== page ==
5 Requirements to Become a Pharmacy Tech 

The pharmacy tech job market is looking great in the next decade, with an estimated 420,000 jobs already in place and projected growth of about 7%; higher than the national average. This means it’s a great time to get involved in the medical field, and pharmacy tech training can take as little as 10 months to complete, depending on the program.  

If you’re interested in becoming a pharmacy technician, we’ve got good news: this guide contains everything you need to start your journey toward a more rewarding career. You’ll find five requirements to become a pharmacy tech, with in-depth explanations of each. 

So, why wait? Finish this guide, and you’ll be on your way to becoming a pharmacy technician in no time. Read on! 

  1. A High School Diploma Or Equivalent 

Before you can earn a pharmacy technician certification or associate’s degree, you need to have a high school diploma or equivalent. Most colleges and higher education institutions require this as a bare minimum to enroll. 

If you didn’t graduate high school, it’s time to finish your early education and move on to bigger and better things. There are thousands of GED and high school equivalency programs available online that can meet your scheduling and budgeting needs. Don’t let the fear of the unknown stop you from improving your life. You can graduate, earn your degree, and improve your life in less than three years. 

Did you know that college graduates can make up to $30,000 more per year than non-graduates? That in itself is enough to get anyone motivated. After all, who wouldn’t want $30k extra per year in their bank account? 

  1. Pharmacy Tech School 

Once you’ve acquired your GED or high school diploma, you’ll want to find a pharmacy technician training program to enroll in. Luckily, there are plenty of options available, from large universities to tech schools and even online programs. Online programs offer a certain level of flexibility and convenience, and you’ll still get the required hands-on training in most cases. 

You’ll need to complete your pharmacy tech program and earn either a certification (which takes less time) or an associate’s degree. The degree usually takes around 18-24 months, but there are fast-track programs available. On the other end of the spectrum, there are work-at-your-own-pace programs as well, which allow you to complete the coursework whenever you can. 

Be careful with these programs, however, as the ability to work on your classes when you want to increases the chances that you won’t finish at all. It’s all too easy to say “I’ll work on that tomorrow” and never get to it! A strict schedule is the best way to ensure you’ll complete your education.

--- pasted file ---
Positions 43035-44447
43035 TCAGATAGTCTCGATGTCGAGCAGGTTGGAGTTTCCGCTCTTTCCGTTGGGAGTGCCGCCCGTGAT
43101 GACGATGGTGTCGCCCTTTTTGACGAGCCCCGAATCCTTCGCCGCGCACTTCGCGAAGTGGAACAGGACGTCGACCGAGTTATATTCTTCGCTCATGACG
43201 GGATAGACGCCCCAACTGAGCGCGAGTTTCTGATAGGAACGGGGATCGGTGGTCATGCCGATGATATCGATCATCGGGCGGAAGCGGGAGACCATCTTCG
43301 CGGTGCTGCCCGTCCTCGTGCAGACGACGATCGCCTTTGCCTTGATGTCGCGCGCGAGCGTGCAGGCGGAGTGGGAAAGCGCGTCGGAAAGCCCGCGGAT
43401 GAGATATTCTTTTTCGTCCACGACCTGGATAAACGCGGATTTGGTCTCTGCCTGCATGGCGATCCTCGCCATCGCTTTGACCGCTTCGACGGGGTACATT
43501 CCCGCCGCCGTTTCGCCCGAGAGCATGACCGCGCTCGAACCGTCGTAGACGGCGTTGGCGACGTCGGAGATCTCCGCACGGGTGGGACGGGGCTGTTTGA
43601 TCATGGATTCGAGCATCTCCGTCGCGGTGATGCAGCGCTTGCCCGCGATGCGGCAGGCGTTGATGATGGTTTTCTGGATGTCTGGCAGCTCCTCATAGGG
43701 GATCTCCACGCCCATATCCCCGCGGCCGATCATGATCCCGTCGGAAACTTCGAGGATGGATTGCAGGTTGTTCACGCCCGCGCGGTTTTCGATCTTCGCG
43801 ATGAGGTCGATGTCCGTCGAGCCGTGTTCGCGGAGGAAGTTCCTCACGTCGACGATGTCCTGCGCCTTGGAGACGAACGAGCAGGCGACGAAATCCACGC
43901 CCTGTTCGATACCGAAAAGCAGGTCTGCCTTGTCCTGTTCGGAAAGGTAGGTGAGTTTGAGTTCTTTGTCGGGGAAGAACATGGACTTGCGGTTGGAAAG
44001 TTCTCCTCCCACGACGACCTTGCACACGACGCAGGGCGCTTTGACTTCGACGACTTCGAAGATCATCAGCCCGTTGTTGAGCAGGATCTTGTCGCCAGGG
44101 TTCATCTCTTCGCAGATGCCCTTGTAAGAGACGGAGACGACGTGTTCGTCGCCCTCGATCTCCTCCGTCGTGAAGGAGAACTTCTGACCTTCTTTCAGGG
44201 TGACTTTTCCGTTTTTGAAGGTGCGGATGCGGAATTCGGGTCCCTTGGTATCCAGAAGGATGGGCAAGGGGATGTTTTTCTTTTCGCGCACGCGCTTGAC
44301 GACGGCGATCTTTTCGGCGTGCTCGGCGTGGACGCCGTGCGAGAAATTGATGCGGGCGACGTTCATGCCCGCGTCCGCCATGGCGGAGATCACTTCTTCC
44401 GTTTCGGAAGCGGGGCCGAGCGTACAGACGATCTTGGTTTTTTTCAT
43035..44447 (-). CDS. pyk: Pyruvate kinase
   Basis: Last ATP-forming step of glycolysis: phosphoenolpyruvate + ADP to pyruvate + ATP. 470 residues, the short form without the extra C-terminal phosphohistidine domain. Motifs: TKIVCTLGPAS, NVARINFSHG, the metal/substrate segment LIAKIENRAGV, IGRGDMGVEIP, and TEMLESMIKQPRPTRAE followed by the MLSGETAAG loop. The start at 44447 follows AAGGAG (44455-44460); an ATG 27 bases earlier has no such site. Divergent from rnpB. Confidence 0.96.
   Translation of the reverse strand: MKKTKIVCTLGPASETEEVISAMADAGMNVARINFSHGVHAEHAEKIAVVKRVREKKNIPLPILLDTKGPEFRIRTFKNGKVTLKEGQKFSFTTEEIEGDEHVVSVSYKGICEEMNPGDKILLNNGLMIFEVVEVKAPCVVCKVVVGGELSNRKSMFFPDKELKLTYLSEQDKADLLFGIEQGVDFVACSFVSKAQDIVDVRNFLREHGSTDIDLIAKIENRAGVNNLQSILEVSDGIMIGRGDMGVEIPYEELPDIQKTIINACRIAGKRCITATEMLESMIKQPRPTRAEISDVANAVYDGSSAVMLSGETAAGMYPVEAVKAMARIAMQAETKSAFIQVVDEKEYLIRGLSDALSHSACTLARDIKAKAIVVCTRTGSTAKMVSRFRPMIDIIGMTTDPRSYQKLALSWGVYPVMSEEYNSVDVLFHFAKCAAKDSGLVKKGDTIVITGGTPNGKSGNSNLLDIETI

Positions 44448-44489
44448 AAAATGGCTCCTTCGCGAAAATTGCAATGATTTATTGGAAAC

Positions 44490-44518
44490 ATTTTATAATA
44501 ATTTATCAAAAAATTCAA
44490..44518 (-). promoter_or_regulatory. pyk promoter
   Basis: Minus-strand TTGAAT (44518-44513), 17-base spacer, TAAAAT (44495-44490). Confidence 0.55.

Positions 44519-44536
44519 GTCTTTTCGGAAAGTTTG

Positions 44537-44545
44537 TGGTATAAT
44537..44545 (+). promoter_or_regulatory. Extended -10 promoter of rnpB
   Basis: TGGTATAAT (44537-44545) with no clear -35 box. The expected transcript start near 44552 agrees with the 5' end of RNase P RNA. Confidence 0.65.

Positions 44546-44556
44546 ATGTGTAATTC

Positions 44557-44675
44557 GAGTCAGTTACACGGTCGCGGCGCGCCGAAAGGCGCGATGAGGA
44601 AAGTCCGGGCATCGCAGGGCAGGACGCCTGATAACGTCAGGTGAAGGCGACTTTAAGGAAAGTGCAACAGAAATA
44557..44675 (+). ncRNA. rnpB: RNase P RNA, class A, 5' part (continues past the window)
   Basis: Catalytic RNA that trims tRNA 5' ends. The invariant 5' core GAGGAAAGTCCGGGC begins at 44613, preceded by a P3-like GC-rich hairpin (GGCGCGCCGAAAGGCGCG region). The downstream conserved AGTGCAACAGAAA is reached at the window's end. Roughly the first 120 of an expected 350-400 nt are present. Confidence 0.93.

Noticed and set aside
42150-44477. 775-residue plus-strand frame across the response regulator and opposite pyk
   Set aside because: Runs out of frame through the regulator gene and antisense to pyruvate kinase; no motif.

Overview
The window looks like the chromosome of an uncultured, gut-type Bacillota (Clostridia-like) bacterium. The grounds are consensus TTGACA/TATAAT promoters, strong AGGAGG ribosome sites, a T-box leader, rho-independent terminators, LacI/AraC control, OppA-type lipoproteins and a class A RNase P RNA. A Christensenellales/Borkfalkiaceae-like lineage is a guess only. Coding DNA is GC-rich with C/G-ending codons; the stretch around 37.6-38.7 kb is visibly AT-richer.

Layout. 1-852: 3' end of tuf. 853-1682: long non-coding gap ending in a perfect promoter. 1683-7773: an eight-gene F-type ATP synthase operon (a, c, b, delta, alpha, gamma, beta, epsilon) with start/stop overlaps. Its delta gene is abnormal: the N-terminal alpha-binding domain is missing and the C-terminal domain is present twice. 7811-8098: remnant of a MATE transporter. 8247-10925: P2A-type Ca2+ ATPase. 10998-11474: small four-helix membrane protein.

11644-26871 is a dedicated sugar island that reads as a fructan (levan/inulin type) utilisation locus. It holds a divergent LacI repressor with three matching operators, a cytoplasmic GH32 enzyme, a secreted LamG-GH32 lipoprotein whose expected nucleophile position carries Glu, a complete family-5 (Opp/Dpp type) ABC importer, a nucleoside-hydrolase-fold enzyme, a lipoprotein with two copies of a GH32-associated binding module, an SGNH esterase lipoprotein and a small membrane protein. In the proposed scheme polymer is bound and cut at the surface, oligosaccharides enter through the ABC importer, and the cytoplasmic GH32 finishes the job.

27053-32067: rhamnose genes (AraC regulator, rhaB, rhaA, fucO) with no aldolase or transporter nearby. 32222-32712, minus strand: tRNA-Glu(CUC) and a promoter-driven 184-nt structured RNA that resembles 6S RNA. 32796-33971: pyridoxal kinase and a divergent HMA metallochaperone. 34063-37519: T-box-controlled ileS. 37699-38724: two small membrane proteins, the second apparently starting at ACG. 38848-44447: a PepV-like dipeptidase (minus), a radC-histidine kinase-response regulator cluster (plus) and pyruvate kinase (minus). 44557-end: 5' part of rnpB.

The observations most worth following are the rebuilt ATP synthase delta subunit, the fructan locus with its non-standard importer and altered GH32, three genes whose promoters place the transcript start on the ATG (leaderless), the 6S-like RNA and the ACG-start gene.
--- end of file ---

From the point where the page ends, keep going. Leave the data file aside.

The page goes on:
1. Pass The Pharmacy Technician Certification Exam 

The PTCB, or Pharmacy Technician Certification Boardprovides an exam that allows aspiring pharmacy technicians to earn their certification. You’ll take a written exam with multiple-choice questions, and you’ll get preliminary results immediately.  

There are some prerequisites to taking the exam, as per the PTCB’s website, which are: 

  1. Completion of a PTCB-Recognized Education/Training Program or equivalent work experience
  1. Full disclosure of all criminal and State Board of Pharmacy registration or licensure actions
  1. Compliance with all applicable PTCB Certification policies

Once you’ve completed your training program, you can pay the exam fee of $129 and apply to take your exam directly. You’re one step closer to becoming a pharmacy technician; now, all you have to do is study, study, study! 

  1. Acquire Hands-On Training

Hands-on training is a necessary component of your education, and most programs will provide an opportunity to obtain your training hours in a pharmacy setting. Some schools are partnered with major retail pharmacies, others with mail-order or hospital pharmacies. Either way, each state has its own requirements regarding the number of training hours you need before you can be certified. 

 The training will help you better understand what you’ve learned in class, as well as give you a more accurate picture of what working in a pharmacy might be like. You’ll work directly under the pharmacist, performing the same duties you would be otherwise if you were already employed. 

  1. Compassion, Attention To Detail, and Patience 

We’ve covered all of the necessary practical steps of becoming a pharmacy tech, but what kind of person succeeds in such a job? Your personality can actually make a huge difference in your experience as a pharmacy technician. 

Dealing with medications, insurance forms, and the general public requires three very important personality traits: compassion, attention to detail, and patience. Compassion will help you understand what a difference you’re making in the world, your attention to detail will prevent critical mistakes, and your patience will help you deal with difficult patients/customers, as well as improve your attention to detail. 

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